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Optimization of Gas Transmission Networks under Energetic and Environmental Considerations
1Laboratoire de Génie Chimique, firstname.lastname@example.org
2Laboratoire de Génie Chimique, email@example.com
3Laboratoire de Génie Chimique, firstname.lastname@example.org
4Laboratoire de Génie Chimique, email@example.com
Citation Information: International Journal of Chemical Reactor Engineering. Volume 8, Issue 1, Pages –, ISSN (Online) 1542-6580, DOI: 10.2202/1542-6580.2083, September 2010
- Published Online:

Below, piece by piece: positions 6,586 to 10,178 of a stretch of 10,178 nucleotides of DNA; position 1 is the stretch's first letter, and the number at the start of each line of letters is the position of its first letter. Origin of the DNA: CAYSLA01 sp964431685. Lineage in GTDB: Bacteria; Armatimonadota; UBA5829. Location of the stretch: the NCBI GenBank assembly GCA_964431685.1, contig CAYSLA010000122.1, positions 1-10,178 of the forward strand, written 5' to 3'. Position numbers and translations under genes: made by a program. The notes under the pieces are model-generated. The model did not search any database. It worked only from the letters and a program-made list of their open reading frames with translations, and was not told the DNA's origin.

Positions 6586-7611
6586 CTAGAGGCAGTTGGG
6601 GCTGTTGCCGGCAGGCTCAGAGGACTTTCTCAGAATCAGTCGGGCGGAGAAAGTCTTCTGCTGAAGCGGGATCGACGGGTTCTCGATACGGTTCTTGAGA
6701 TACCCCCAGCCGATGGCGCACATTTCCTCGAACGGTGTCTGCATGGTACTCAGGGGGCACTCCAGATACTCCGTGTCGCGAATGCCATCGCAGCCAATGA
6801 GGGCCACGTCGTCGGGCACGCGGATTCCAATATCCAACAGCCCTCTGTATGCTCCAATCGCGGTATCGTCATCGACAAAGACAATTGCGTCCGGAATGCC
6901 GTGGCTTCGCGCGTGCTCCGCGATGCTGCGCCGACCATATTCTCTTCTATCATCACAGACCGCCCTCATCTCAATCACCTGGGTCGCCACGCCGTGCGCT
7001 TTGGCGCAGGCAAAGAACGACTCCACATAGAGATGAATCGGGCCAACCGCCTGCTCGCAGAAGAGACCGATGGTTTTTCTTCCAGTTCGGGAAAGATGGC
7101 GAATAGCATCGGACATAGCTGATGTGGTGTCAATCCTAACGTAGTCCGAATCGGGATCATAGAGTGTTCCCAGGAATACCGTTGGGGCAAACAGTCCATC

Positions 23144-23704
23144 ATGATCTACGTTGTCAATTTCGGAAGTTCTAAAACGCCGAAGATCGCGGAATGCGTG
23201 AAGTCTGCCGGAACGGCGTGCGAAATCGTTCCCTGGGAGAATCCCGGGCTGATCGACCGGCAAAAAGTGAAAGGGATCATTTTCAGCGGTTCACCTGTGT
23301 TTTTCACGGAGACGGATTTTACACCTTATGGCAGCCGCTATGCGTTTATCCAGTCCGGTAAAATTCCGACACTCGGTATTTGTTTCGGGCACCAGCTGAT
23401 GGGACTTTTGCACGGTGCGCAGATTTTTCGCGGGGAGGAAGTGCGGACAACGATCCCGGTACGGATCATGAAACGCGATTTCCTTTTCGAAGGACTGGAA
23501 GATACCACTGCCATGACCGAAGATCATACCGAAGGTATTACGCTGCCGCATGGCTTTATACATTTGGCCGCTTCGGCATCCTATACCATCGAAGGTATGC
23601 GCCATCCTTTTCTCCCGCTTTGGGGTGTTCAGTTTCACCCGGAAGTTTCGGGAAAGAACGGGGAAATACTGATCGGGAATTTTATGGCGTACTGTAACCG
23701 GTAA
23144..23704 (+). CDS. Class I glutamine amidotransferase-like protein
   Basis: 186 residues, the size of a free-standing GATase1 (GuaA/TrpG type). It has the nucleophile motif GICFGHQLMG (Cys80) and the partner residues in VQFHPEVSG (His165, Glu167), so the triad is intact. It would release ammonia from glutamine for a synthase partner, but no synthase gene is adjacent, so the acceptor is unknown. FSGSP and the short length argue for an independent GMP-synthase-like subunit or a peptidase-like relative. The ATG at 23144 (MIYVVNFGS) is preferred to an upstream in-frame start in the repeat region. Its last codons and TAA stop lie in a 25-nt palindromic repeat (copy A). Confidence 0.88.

The transport of large quantities of natural gas (NG) is carried out by pipeline network systems across long distances. Pipeline network systems include one or several compressor stations which compensate for pressure drops. A typical network today might consist of thousands of pipes, dozens of stations, and many other devices, such as valves and regulators. Inside each station, there can be several groups of compressor units of various vintages that were installed as the capacity of the system expanded. The compressor stations typically consume about 3 to 5% of the transported gas. It is estimated that the global optimization of operations can save considerably the fuel consumed by the stations. Hence, the problem of minimizing fuel cost is of great importance. This study presents a mathematical formulation for NG transport through pipelines and compressors by considering the mass and energy balance equations on the basic elements of a didactic network from the literature. First, a deterministic optimization procedure is implemented. The objective of this formulation is the fuel minimization problem in the compressor stations for a fixed gas mass flow delivery. A second example is devoted to the simultaneous consideration of gas mass flow delivery maximization and fuel consumption minimization. In that case, two procedures are compared: a genetic algorithm coupled with a Newton-Raphson procedure and the scalarization method of ?-constraint. In both monobjective and biobjective cases, a study of carbon dioxide (CO2) emissions is carried out. The Pareto front deduced from the biobjective optimization can be used either for identifying the minimum and maximum network capacity in terms of CO2 emissions and mass flow delivery or for a given mass flow delivery for determining the minimal CO2 emissions from an appropriate operating of the compressor stations.